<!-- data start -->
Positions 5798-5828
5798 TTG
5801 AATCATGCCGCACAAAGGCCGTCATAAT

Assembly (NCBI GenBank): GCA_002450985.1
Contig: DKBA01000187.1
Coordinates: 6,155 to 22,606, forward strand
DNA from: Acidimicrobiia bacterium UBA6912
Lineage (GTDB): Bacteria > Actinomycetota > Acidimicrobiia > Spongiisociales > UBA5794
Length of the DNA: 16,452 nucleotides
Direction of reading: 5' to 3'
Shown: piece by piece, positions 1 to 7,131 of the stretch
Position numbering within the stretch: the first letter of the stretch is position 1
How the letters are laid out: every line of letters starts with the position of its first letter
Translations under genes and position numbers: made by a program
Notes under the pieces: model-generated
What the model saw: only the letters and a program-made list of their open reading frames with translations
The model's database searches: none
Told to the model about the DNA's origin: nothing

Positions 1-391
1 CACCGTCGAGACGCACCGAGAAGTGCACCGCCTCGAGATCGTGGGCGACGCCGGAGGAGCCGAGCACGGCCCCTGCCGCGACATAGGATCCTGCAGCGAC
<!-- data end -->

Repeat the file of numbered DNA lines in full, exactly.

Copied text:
Positions 5798-5828
5798 TTG
5801 AATCATGCCGCACAAAGGCCGTCATAAT

Assembly (NCBI GenBank): GCA_002450985.1
Contig: DKBA01000187.1
Coordinates: 6,155 to 22,606, forward strand
DNA from: Acidimicrobiia bacterium UBA6912
Lineage (GTDB): Bacteria > Actinomycetota > Acidimicrobiia > Spongiisociales > UBA5794
Length of the DNA: 16,452 nucleotides
Direction of reading: 5' to 3'
Shown: piece by piece, positions 1 to 7,131 of the stretch
Position numbering within the stretch: the first letter of the stretch is position 1
How the letters are laid out: every line of letters starts with the position of its first letter
Translations under genes and position numbers: made by a program
Notes under the pieces: model-generated
What the model saw: only the letters and a program-made list of their open reading frames with translations
The model's database searches: none
Told to the model about the DNA's origin: nothing

Positions 1-391
1 CACCGTCGAGACGCACCGAGAAGTGCACCGCCTCGAGATCGTGGGCGACGCCGGAGGAGCCGAGCACGGCCCCTGCCGCGACATAGGATCCTGCAGCGAC